Tony Harding was a British comic book artist, best known for his work on sports comics. He was born Anthony John Harding in London's West Ham as the son of a foreman and a sugar boiler. He showed a talent for boxing and other sports, but at the age of 16 he got an apprenticeship with Link Studios in Holburn as an artist.
He began his career in comics with the publishing houses DC Thomson and IPC Magazines in 1962, drawing boys' adventure comics. By age 20 he turned freelance, working for The Hornet and other magazines. He studied at St Martin's College of Art in the evenings. Harding lived on the island of Guernsey from 1963 until 1967, then settled in London and eventually the Isle of Wight, where he worked as a commercial artist for more than 30 years.
Look Out For Lefty
He produced art for comics and annuals, including Scorcher, Roy of the Rovers, Victor, Scoop and Action. Among the features he drew were 'Wonder Man' (The Victor, 1961-1962), 'Bouncing Briggs' (The Nornet and The Hotspur, 1963-1980), 'Bobby of the Blues' (Scorcher, 1970-1975), 'Twisty' (Bullet, 1976-1978), as well as many independent stories. He also drew the somewhat controversial story 'Look Out For Lefty' by Tom Tully, that featured violence and hooliganism, for Action in 1976-1977.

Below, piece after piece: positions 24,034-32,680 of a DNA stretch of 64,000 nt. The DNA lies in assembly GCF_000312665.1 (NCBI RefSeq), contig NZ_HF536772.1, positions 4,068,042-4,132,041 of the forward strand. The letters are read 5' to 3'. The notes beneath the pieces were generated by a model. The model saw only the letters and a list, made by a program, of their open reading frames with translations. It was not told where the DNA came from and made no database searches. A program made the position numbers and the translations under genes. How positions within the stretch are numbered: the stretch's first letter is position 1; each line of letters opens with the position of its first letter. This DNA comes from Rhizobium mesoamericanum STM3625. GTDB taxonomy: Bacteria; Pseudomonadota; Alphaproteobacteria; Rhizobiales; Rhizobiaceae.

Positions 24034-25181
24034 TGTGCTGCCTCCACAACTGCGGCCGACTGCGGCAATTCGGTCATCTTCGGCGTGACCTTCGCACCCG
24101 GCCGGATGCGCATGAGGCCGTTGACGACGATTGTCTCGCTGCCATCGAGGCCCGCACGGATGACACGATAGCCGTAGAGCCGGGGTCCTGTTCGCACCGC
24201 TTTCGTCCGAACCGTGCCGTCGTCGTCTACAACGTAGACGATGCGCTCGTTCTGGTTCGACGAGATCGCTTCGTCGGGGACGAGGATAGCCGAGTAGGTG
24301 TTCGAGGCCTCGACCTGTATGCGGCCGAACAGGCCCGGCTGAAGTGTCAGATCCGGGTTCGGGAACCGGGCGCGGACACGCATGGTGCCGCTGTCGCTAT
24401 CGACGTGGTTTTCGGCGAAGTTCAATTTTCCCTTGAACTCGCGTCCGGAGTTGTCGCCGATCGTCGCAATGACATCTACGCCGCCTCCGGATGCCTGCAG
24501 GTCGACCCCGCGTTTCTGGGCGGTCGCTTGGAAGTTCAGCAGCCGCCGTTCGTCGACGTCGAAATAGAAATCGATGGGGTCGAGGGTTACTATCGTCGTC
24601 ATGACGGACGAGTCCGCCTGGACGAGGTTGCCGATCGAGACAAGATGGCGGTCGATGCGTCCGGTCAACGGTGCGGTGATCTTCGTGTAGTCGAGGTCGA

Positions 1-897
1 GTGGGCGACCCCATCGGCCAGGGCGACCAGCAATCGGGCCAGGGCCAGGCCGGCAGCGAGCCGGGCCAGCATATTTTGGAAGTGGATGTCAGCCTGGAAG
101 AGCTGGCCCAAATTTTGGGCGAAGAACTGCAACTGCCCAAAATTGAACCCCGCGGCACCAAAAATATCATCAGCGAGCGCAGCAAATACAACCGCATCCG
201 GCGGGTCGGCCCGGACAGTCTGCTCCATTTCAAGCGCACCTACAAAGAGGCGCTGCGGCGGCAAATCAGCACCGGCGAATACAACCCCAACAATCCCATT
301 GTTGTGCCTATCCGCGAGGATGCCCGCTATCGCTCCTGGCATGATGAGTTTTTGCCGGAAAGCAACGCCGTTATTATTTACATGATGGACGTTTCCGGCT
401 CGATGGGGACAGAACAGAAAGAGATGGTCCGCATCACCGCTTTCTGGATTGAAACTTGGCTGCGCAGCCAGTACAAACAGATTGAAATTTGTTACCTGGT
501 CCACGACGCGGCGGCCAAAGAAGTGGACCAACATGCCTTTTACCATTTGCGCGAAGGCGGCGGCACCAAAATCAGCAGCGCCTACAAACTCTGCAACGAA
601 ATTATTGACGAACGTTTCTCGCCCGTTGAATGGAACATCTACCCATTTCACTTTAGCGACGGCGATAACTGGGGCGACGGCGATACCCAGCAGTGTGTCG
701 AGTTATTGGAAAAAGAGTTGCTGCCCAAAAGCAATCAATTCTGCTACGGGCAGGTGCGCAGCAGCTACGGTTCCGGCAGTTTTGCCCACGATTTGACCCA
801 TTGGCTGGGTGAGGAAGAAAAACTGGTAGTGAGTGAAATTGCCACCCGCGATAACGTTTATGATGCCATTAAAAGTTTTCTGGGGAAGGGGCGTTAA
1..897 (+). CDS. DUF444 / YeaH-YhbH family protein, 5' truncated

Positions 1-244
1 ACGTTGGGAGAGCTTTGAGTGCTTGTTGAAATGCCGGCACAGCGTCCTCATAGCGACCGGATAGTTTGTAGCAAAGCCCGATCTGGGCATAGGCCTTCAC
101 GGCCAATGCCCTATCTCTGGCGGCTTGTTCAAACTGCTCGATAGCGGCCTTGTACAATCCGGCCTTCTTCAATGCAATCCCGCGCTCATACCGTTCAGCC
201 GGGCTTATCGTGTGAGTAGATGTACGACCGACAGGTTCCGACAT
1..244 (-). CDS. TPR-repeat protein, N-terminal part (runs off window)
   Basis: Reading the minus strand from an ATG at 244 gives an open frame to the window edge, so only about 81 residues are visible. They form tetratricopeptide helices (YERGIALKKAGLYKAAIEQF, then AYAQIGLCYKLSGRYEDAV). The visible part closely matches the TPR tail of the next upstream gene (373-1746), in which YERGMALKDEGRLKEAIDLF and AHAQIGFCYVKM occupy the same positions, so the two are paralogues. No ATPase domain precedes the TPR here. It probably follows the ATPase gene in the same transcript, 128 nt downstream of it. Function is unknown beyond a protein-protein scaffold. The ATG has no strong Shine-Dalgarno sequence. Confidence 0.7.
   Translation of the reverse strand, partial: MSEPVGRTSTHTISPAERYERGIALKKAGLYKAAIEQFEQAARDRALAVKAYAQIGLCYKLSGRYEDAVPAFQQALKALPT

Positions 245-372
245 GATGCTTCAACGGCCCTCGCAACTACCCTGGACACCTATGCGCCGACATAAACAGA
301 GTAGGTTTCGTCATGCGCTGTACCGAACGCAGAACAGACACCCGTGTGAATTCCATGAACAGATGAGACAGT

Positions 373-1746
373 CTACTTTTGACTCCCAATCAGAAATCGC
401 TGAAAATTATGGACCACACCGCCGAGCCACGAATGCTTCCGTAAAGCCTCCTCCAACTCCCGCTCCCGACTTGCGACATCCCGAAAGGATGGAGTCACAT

Comic book assignments declined during the 1990s and by 1993 he took a job as an art teacher for people who had strokes. He was also active in the Catholic church, and did volunteer work for a craft workshop of a day centre. He was a member of the Isle of Wight Full Gospel Business Men's Fellowship. Throughout his life, Harding was also a talented player with several local soccer clubs, winning a host of individual and team trophies.
Harding continued to work on comics for Football Picture Story Monthly (DC Thomson) and Soccer Junior Magazine in the USA, and did his final comic book artwork in 2003. He passed away suddenly on 12 January 2014, shortly after his 72nd birthday.